Thanks to Einstein, we know that all living matter is made up of energy. But there is a difference between traditional energy used in sound, light and magnetic therapies and the more ancient concept of subtle energy that may be behind the healing practices of therapeutics touch, healing touch, Reiki, and Qi Gong. Continue reading “Understanding Bioenergy Medicine with Dr. John Ives” »
Tag Archives: military medicine
Samueli Institute, in collaboration with the office of the U.S. Army Surgeon General, embarked on a pilot project to investigate whether an integrated training approach involving culinary skills, nutritional science, behavioral coaching, mindfulness and exercise is feasible to implement and impactful in a military environment.
“If large numbers of possible recruits are ineligible to serve, and poor activity and nutrition discipline impacts the readiness of those that do enter military service, then the issue is not just a matter of National health; it is a matter of National security.” U.S. Army Surgeon General Lieutenant General Patricia D. Horoho
Memorial Day is a time to honor those who have died in service of the United States. On this day, many Americans also take a moment to reflect on the sacrifices of the men and women who have served or are currently serving in our Armed Forces.
Over the next 25 years, the number of Veterans is projected to drop from 21 million[i] in 2015 to 15 million in 2040 with the passing of the “baby boomer”, post-WWII generation. It is a challenge to care for the large numbers of elderly from this wave. A major challenge in caring for aging populations is properly tempering the dominance of high-tech interventions that tend to be applied even in terminal patients and to those at the end of life. Communication is another major challenge:both communication barriers built into the health care system and a culture not wanting to or being unequipped to talk about death and end of life needs. Continue reading “Palliative Care for our Veterans” »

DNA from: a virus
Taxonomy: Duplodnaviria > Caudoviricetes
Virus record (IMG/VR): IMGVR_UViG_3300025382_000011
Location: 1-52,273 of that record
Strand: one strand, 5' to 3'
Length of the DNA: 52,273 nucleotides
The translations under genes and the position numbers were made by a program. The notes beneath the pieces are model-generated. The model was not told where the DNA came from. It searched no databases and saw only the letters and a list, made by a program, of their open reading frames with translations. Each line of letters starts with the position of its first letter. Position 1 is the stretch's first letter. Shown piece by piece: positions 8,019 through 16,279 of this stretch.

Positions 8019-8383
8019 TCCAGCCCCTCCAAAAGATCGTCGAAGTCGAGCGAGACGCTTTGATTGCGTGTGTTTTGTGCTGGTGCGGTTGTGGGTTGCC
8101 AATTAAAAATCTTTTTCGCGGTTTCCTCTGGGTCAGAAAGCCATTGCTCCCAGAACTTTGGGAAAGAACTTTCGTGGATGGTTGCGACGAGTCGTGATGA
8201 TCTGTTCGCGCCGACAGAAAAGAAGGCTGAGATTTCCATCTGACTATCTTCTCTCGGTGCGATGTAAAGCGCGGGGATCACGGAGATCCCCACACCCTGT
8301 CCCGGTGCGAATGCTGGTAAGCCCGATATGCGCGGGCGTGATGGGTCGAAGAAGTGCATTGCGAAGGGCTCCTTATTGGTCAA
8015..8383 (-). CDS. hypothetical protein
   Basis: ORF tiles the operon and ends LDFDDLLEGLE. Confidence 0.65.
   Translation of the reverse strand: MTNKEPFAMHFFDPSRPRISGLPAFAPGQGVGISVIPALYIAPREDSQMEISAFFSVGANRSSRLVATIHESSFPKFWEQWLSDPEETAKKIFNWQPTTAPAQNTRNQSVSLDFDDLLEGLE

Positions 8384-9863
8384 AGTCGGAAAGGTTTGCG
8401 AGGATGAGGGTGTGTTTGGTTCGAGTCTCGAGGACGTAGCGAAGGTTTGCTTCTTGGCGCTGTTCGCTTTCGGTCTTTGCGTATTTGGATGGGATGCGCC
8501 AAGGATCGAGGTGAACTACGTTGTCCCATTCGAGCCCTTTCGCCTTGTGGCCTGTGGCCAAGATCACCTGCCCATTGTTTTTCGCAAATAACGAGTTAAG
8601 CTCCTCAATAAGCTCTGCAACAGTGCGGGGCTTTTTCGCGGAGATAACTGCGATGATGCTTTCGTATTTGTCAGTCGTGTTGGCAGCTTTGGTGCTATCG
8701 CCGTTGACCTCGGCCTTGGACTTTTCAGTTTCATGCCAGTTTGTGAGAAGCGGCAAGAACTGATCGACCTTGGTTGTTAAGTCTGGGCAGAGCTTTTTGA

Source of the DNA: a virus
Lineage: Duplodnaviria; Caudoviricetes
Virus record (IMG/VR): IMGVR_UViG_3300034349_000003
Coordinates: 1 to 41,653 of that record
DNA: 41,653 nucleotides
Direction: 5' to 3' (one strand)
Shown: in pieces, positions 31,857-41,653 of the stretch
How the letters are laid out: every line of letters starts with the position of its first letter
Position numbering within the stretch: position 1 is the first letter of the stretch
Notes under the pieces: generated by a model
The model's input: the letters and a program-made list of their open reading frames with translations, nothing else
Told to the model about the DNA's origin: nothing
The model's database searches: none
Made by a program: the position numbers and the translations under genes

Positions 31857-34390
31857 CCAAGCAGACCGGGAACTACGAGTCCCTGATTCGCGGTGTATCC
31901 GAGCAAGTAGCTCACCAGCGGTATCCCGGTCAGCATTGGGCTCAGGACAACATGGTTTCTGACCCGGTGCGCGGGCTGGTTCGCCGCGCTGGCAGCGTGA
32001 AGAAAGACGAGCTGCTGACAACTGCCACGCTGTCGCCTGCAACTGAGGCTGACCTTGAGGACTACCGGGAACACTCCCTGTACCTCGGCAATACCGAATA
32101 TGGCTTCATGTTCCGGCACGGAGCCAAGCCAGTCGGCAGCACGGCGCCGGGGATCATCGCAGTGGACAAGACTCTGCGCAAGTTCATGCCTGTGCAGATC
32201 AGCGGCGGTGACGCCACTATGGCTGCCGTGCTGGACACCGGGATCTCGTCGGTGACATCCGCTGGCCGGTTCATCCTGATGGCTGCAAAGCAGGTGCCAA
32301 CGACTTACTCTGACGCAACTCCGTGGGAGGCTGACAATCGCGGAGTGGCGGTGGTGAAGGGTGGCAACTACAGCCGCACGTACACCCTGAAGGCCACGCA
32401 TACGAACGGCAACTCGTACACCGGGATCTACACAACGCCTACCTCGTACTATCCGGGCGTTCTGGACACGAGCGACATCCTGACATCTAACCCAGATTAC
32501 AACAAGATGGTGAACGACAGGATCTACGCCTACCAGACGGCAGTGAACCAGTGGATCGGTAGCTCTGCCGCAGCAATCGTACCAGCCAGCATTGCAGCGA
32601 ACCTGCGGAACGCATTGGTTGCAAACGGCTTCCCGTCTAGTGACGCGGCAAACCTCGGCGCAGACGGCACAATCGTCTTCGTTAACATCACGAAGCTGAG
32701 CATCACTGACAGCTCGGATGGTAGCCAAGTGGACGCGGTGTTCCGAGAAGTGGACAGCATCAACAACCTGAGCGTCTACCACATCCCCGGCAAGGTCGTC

As workplace wellness has exploded into a $6 billion industry, the value of worksite wellness programs has become the topic of a much-needed and vigorous debate. As part of the dialogue, an article by Al Lewis and Vik Khanna in the journal Health Affairs questions whether worksite wellness programs improve health and wellness and save money OR if they cost money, coerce people and create adverse effects.
Many medical interventions (including drugs and surgery) often look good in observational studies only to be shown to be ineffective (or effective in a subgroup only) in rigorously done randomized controlled trials.
My work with the military and at Samueli Institute has shown that the issue is bigger than we thought and it requires a new approach. Continue reading “From Worksite Wellness Programs to a Framework for Flourishing” »
When one year comes to a close and another one begins, it is only natural to take time to reflect and plan for the future. The year 2014 was one of great accomplishments for Samueli Institute. I am proud that several items from the important work our researchers have done with the goal of health and health creation for all was featured in a recent article for the Huffington Post by John Weeks.
As the health care industry is slowly shifting toward patient-centered care, I am encouraged by the changes that I see occurring across multiple platforms. In my travels over the last year, I have met many people who are champions of integrative health. These include physicians and their patients who are experiencing firsthand that alternative medical practices such as yoga, meditation and acupuncture can have profound effects on our ability to heal; corporate leaders who are enhancing the wellbeing and productivity of their employees and military and community members who now have safer, simpler, low cost ways to heal.